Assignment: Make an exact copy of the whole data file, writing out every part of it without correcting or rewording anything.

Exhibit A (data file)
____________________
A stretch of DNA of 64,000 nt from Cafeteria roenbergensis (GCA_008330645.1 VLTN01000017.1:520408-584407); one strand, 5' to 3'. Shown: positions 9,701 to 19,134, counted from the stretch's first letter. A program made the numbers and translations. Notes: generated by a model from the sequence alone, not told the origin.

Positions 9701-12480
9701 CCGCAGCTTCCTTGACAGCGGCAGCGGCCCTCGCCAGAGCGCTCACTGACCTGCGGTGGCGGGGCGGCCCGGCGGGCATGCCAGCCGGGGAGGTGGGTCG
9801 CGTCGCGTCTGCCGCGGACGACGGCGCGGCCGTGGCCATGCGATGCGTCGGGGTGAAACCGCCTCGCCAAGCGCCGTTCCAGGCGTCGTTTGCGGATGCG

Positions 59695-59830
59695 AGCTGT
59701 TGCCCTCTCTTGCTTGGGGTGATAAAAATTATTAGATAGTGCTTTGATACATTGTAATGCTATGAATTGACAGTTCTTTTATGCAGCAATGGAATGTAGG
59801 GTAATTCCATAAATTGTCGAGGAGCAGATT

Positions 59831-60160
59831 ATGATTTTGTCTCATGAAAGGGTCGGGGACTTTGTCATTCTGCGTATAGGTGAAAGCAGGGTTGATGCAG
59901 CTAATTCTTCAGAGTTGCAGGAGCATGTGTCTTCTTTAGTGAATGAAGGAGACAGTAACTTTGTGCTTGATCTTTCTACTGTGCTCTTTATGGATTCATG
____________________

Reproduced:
A stretch of DNA of 64,000 nt from Cafeteria roenbergensis (GCA_008330645.1 VLTN01000017.1:520408-584407); one strand, 5' to 3'. Shown: positions 9,701 to 19,134, counted from the stretch's first letter. A program made the numbers and translations. Notes: generated by a model from the sequence alone, not told the origin.

Positions 9701-12480
9701 CCGCAGCTTCCTTGACAGCGGCAGCGGCCCTCGCCAGAGCGCTCACTGACCTGCGGTGGCGGGGCGGCCCGGCGGGCATGCCAGCCGGGGAGGTGGGTCG
9801 CGTCGCGTCTGCCGCGGACGACGGCGCGGCCGTGGCCATGCGATGCGTCGGGGTGAAACCGCCTCGCCAAGCGCCGTTCCAGGCGTCGTTTGCGGATGCG

Positions 59695-59830
59695 AGCTGT
59701 TGCCCTCTCTTGCTTGGGGTGATAAAAATTATTAGATAGTGCTTTGATACATTGTAATGCTATGAATTGACAGTTCTTTTATGCAGCAATGGAATGTAGG
59801 GTAATTCCATAAATTGTCGAGGAGCAGATT

Positions 59831-60160
59831 ATGATTTTGTCTCATGAAAGGGTCGGGGACTTTGTCATTCTGCGTATAGGTGAAAGCAGGGTTGATGCAG
59901 CTAATTCTTCAGAGTTGCAGGAGCATGTGTCTTCTTTAGTGAATGAAGGAGACAGTAACTTTGTGCTTGATCTTTCTACTGTGCTCTTTATGGATTCATG